County of Hawaii - Agriculture

Exotic Fruit
Mac Nut
Post Harvest Treatment
Quarantine Treatment
Tropical Flowers

Tropical Flowers

AnthuriumsThe Big Island grows anthuriums, orchids, heliconia, gingers, bird of paradise, protea, foliage, carnations and even roses.

Anthurium, the Greek word for "tail flower," was first brought to Hawaii in the late 1800s. This flower thrives in warm, humid climates (65-85F) and is known for its long shelf life. It blooms year-round with peaks during summer months. About 98% of the state's anthurium production is grown on the Big Island and is valued at about $7.5 million. There are seven anthurium cultivars grown commercially on the island: red, pink, orange, white, green, obake (mixed color), and novelty. Anthuriums are grown under saran cloth shade or natural shade on 244 acres of land by around 65 growers. The primary growing areas are the Puna and South Hilo districts. Anthuriums are sensitive to cold temperature and should be stored at 55-70F with misting to keep the humidity high. Recutting stem ends under water and immersing the entire flower in cool water for 15-20 minutes can revive wilted anthuriums.

The Waimea area is the primary producer of carnations on the island. They are also grown in Kau and North Kohala. They have an annual value of $250,000. There are five farmers growing carnations on a total of about four acres of land. Between 15 and 20 varieties of carnations are grown on the island for both cut flower and lei purposes.

Heliconia, gingers and bird of paradise are the three main varieties of exotic flowers grown on the Big Island. Exotics from Hawaii have brilliant and subdued colors, a variety of unusual shapes and sizes, and last longer than other flowers. This new industry is valued at over one million dollars annually. There are 40 exotic flower farms primarily in the Puna, Hilo, Hamakua and Kona districts. Care for these flowers include soaking the flower in room-temperature water for 30 minutes, re-cutting the stem and placing them in warm preservative solution.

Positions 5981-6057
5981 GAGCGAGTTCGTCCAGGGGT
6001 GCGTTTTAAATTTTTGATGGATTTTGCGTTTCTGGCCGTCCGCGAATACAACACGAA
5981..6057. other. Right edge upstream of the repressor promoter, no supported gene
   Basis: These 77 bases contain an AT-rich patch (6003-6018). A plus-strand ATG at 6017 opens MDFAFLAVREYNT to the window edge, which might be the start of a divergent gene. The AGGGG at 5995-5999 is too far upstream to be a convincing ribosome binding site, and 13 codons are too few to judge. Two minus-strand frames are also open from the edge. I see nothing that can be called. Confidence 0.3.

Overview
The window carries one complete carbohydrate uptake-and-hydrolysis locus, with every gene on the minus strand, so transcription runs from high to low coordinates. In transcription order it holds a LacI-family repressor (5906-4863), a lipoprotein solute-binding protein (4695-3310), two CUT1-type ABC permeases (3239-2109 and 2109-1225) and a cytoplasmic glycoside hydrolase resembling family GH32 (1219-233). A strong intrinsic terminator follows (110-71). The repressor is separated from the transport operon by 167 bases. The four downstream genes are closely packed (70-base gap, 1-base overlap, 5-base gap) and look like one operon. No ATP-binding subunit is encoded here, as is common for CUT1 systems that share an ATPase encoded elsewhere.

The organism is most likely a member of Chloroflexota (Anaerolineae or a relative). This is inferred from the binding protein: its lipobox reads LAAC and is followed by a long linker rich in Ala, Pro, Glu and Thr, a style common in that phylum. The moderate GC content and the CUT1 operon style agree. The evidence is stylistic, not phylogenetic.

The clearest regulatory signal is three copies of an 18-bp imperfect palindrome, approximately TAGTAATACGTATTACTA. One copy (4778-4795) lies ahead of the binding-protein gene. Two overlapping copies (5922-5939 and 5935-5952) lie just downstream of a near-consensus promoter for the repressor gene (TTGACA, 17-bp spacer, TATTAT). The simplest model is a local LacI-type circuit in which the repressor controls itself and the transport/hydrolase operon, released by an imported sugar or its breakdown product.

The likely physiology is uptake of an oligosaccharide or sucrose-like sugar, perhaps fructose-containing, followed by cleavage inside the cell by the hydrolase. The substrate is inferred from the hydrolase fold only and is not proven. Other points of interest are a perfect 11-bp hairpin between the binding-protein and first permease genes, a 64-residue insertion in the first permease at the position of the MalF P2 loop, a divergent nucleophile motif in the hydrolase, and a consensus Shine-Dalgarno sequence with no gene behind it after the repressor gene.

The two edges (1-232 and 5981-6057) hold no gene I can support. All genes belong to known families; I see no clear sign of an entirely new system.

The Big Island, also known as the Orchid Isle, grows half of the state's orchids. It is known for the breeding of orchids and is the home of some of the most renowned orchidologists. Six varieties of orchids are grown commercially on the island: dendrobiums, cattleyas, vandas, cymbidiums, oncidiums and phalaenopsis. They are marketed as cut and potted orchids. Dendrobiums dominate the cut orchids with a value of about $3 million per year. There are about 70 dendrobium growers utilizing about 40 acres of land. Potted orchids are valued at $5 million per year. There are more than 40 certified orchid nurseries and three major orchid laboratories for orchid propagation on the island. The principal growing areas are the Puna, Hilo, Hamakua, and Kona districts. A number of orchid nurseries are open to the public. Potted orchids, with or without bloom, and cut orchids are available at flower shops, supermarkets, garden supply stores, and some nurseries.

Protea production on the Big Island is valued at over one million dollars. There are about 26 protea farmers cultivating over 200 acres primarily in Waimea, Kona, Ocean View, Glenwood, Pahoa, Volcano Village and Paauilo. Four varieties of protea are grown on the island: king, banksias, minks and pincushions. Proteas bloom year-round, peaking in October through February. They are sold at road stands, Hilo and Kona farmer's markets, supermarkets and florists. Proteas last for two weeks. They can be dried and used as dry flowers, which last for a long time.

The commercial production of roses on the island, valued at $3.5 million per year, began ten years ago. The largest producer of roses in the state is located in Waimea, the primary rose growing area on the Big Island. There are 10 farmers growing roses on a total of about 16 acres of land. Between 15 and 24 varieties of roses are grown commercially and used as cut flowers or for lei.